Feeds

VoIP order to allow 999 calls and give caller location

Google, Microsoft, Skype miffed

Secure remote control for conventional and virtual desktops

Providers of internet telephony must now allow emergency 999 calls over their networks or face the risk of enforcement action, regulator Ofcom has said. Caller location information must also be provided where technically feasible.

The new rule for Voice over Internet Protocol (VoIP) providers came into force on Monday. It affects businesses such as BT, Vonage and Skype that offer services that connect VoIP calls to the public telephone network.

Operators must now provide the ability to make calls to 999, the emergency number used in the UK, and 112, the number most used in other EU countries. Ofcom previously told operators to place stickers on equipment or on-screen labels indicating whether or not emergency calls were possible over a service.

The rule, known as General Condition 4 of the General Conditions of Entitlement, also provides that the network operator must provide Caller Location Information for calls to the emergency call numbers "to the extent that is technically feasible".

Ofcom said that 'technically feasible' should be taken to mean that location information must be provided where the VoIP service is being used at a predominantly fixed location.

In May, a child died in Calgary, Canada after an ambulance was dispatched to the wrong address in response to an emergency call placed by his parents using a VoIP phone. The ambulance had been dispatched to an address in Ontario, 2,500 miles away.

The requirements already apply to fixed line and mobile communications providers but the VoIP industry had resisted their extension. In December last year, the Voice on the Net (VON) Coalition Europe was set up as a lobby group to influence the regulation of internet telephony.

The group, which includes Google, Microsoft and Skype among its founding members, warned against the “premature application” of emergency call rules to VoIP services that are not a replacement for traditional home or business phone services".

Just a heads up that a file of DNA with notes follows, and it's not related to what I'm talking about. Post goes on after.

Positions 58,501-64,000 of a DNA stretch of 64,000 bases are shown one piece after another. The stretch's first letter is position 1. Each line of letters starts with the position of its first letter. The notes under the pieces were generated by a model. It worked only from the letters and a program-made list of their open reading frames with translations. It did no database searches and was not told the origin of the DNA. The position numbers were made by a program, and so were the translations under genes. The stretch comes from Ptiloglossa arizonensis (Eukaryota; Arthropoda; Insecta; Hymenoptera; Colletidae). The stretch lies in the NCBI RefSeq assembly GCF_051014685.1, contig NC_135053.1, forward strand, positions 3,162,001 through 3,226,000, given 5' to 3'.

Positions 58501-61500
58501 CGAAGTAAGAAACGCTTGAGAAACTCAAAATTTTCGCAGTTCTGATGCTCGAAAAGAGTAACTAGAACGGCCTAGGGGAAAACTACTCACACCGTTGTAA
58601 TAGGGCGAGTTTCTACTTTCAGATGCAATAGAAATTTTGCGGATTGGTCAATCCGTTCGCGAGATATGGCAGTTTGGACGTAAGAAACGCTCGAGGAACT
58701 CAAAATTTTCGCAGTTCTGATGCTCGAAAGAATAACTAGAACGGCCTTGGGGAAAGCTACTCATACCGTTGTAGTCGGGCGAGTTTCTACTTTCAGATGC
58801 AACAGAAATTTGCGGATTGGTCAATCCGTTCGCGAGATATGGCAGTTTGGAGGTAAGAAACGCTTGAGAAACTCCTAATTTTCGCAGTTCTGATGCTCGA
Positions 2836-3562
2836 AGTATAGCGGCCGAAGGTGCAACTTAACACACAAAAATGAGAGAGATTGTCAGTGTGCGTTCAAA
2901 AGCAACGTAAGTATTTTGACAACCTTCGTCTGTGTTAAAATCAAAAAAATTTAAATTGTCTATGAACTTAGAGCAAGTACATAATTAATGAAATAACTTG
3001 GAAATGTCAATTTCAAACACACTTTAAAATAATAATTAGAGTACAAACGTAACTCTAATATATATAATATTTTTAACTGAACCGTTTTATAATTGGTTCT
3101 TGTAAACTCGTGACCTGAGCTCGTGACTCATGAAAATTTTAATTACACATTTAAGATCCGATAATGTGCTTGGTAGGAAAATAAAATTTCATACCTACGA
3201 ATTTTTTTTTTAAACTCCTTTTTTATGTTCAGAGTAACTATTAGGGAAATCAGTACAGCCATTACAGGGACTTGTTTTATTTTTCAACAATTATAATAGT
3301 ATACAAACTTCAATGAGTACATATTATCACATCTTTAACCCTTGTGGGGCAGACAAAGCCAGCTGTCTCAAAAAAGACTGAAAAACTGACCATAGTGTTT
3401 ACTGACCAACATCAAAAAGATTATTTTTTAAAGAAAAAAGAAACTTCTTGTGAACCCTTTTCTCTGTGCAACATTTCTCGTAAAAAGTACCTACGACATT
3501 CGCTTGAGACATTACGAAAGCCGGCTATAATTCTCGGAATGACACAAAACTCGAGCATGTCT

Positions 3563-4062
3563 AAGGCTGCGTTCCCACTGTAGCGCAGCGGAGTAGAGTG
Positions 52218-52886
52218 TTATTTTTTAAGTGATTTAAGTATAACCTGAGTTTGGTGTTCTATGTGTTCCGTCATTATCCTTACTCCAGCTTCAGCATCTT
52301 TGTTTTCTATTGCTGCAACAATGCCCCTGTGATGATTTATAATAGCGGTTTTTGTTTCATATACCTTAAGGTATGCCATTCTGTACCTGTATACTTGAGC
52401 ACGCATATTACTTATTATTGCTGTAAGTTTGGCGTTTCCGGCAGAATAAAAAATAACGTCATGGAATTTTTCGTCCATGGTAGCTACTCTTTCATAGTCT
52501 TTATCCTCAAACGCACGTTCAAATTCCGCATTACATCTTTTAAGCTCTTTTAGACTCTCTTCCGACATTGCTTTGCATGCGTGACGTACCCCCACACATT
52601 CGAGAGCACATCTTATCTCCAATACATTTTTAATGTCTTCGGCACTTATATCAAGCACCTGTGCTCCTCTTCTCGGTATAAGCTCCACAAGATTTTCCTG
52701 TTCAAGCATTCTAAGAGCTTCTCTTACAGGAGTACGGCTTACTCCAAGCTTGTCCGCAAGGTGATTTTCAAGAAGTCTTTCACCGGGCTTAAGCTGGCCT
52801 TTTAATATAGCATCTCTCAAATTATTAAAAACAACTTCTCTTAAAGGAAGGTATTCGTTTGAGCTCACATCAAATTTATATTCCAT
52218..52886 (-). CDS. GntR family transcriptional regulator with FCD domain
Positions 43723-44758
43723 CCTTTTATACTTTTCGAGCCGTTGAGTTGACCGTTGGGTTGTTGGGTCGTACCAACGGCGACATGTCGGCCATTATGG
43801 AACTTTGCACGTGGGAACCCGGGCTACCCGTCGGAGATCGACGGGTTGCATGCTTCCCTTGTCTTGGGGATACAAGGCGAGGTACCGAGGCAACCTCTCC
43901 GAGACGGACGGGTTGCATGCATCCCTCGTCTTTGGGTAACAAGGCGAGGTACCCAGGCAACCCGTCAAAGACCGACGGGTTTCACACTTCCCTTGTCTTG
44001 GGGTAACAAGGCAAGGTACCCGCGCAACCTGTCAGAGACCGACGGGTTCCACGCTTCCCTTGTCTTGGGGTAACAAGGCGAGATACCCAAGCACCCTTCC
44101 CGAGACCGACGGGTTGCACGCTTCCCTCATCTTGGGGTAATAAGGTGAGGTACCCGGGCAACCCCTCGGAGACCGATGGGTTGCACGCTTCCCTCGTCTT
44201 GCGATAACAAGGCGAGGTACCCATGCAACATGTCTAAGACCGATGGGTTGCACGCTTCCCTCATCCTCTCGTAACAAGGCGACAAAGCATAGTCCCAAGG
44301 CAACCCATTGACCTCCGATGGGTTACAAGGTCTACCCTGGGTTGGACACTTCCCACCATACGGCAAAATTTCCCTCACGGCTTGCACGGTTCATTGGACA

The VON Coalition said the move "could actually harm public safety, stifle innovations critical to people with disabilities, stall competition, and limit access to innovative and evolving communication options where there is no expectation of placing a 112 call".

Copyright © 2008, OUT-LAW.com

OUT-LAW.COM is part of international law firm Pinsent Masons.

Related links

Ofcom enforcement programme (pdf)
Regulation of VoIP Services: Ofcom statement of March 2007 (pdf)

Security for virtualized datacentres

More from The Register

next story
Phones 4u slips into administration after EE cuts ties with Brit mobe retailer
More than 5,500 jobs could be axed if rescue mission fails
Radio hams can encrypt, in emergencies, says Ofcom
Consultation promises new spectrum and hints at relaxed licence conditions
'Serious flaws in the Vertigan report' says broadband boffin
Report 'fails reality test' , is 'simply wrong' and offers ''convenient' justification for FTTN says Rod Tucker
This flashlight app requires: Your contacts list, identity, access to your camera...
Who us, dodgy? Vast majority of mobile apps fail privacy test
Apple Watch will CONQUER smartwatch world – analysts
After Applelocalypse, other wristputers will get stuck in
Shades of Mannesmann: Vodafone should buy T-Mobile US
Biting the bullet would let Blighty-based biz flip the bird at AT&T
Drag queens: Oh, don't be so bitchy, Facebook! Let us use our stage names
Handbags at dawn over free content ad network's ID policy
prev story

Whitepapers

Providing a secure and efficient Helpdesk
A single remote control platform for user support is be key to providing an efficient helpdesk. Retain full control over the way in which screen and keystroke data is transmitted.
Top 5 reasons to deploy VMware with Tegile
Data demand and the rise of virtualization is challenging IT teams to deliver storage performance, scalability and capacity that can keep up, while maximizing efficiency.
Reg Reader Research: SaaS based Email and Office Productivity Tools
Read this Reg reader report which provides advice and guidance for SMBs towards the use of SaaS based email and Office productivity tools.
Security for virtualized datacentres
Legacy security solutions are inefficient due to the architectural differences between physical and virtual environments.
Secure remote control for conventional and virtual desktops
Balancing user privacy and privileged access, in accordance with compliance frameworks and legislation. Evaluating any potential remote control choice.